Malaysia: Food

As mentioned earlier, I ate masses of wonderful food in Malaysia. I ate Chinese the most but also sampled Indian, Malay and Nonya (Peranakan) cuisines. Later I will write a specific posting on the Satay Celup I ate in Malacca.


From left to right: porridge (Kim, what kind?), various dumplings (in silver trays), chickens feet with mushroom, and dipping sauces

The first meal I ate after arriving on the overnight flight from Istanbul was dim sum somewhere near Bandar Tasik Selatan, the 3rd stop on the KLIA Transit train between the airport and KL. Kim took me to an outdoor restaurant full of people eating their Sunday dim sum breakfasts.

Dim sum involved different waiters coming around with trays offering their portion-sized dishes. We were free to select whatever we wanted of the huge variety on offer. Each dish was on a distinct plate and at the end of the meal our bill was calculated by the number and kind of plates left on our table.


After visiting the Batu Caves, Kim and I ate at an adjacent vegetarian Indian restaurant. Curries and chutney were scooped out of the containers onto specially divided plates and eaten with the fried flat bread.


Clams, BBQ pork and dumplings

The hawker centre signs in the background list such delicacies as Pork Organ Soup and Claypot Frog Porridge

From left to right: paw paw, guava, pineapple and another fruit. The small bowl contains a dipping mixture made up of sugar, salt and dried plum powder.

The above 3 photos come from the Chinese hawker centre Kim took me to on my first night in Malaysia.


Satay, omlette and clams

Two nights later I met up with Yinli and Pek Yen at another Chinese hawker centre for some good food and beer and great conversations. Afterwards I took a taxi back to Flic’s place in Brickfields. The taxi rate was very cheap even allowing for the 100% after midnight loading (when it should have only been %50) 🙂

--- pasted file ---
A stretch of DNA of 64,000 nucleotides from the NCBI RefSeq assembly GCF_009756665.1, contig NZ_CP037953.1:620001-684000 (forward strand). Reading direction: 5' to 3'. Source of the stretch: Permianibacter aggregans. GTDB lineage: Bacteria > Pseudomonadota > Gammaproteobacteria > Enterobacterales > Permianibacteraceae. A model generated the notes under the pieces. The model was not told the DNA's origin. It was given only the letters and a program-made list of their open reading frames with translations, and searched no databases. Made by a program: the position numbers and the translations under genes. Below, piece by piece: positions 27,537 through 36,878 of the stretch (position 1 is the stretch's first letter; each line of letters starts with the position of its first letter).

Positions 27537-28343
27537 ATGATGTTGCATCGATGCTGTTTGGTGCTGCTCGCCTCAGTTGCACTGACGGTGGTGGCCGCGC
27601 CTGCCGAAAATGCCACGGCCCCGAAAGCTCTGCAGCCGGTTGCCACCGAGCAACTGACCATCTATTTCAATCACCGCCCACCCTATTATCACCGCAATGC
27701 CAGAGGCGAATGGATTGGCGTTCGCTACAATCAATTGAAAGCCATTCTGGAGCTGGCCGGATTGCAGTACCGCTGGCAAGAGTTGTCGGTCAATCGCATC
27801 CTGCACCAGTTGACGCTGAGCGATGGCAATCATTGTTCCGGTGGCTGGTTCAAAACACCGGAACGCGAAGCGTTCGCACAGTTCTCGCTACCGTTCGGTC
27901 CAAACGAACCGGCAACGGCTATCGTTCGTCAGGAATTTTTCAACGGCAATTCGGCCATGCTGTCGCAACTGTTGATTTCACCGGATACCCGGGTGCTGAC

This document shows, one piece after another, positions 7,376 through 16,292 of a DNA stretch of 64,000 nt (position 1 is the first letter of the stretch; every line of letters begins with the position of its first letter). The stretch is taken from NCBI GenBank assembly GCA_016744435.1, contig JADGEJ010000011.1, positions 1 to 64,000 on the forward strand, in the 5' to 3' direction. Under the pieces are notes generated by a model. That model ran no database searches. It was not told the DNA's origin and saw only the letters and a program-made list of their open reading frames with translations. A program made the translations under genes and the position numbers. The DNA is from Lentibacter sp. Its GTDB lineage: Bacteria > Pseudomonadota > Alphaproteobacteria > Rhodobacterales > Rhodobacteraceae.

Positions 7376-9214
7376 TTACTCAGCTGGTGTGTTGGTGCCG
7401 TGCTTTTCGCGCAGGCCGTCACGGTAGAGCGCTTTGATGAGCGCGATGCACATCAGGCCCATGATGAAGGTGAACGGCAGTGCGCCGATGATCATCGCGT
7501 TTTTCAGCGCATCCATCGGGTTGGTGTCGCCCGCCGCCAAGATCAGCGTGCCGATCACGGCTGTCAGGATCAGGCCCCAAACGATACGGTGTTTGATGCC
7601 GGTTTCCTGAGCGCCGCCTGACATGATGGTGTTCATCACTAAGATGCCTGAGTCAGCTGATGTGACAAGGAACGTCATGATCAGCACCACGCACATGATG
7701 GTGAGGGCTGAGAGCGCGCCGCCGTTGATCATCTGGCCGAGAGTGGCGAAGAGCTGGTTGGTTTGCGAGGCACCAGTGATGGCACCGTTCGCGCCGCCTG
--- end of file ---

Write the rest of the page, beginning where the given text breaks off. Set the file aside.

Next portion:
Clams, squid and snails in Malacca

Prior to the satay celup meal, Li Ching, Carina and I ate ‘entree’ at a critically acclaimed but difficult to find and (on the surface) somewhat seedy backstreet restaurant. The hole behind the plate in the centre of the photos is an integrated rubbish bin.



A delicious spicy laksa and barley water breakfast at Donald and Lily’s nonya restaurant, Malacca.

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5 thoughts on “Malaysia: Food

  1. So you like Malacca's satay celup? me too … I used to think Capitol satay celup was nice but not until I chanced upon a new shop called Satay Celup Nyonya at Taman Melaka Raya, road heading towards Dataran Pahlawan. Unlike the others, this sauce has a tangy twist with a little bit of sweetness. I think this satay celup is now DE BEST!! Sedap sekali!! Hygienic and clean and each stick is only RM0.50 but it’s not halal tho!! Go try and judge it for yourself … Bon Appetit ;o)

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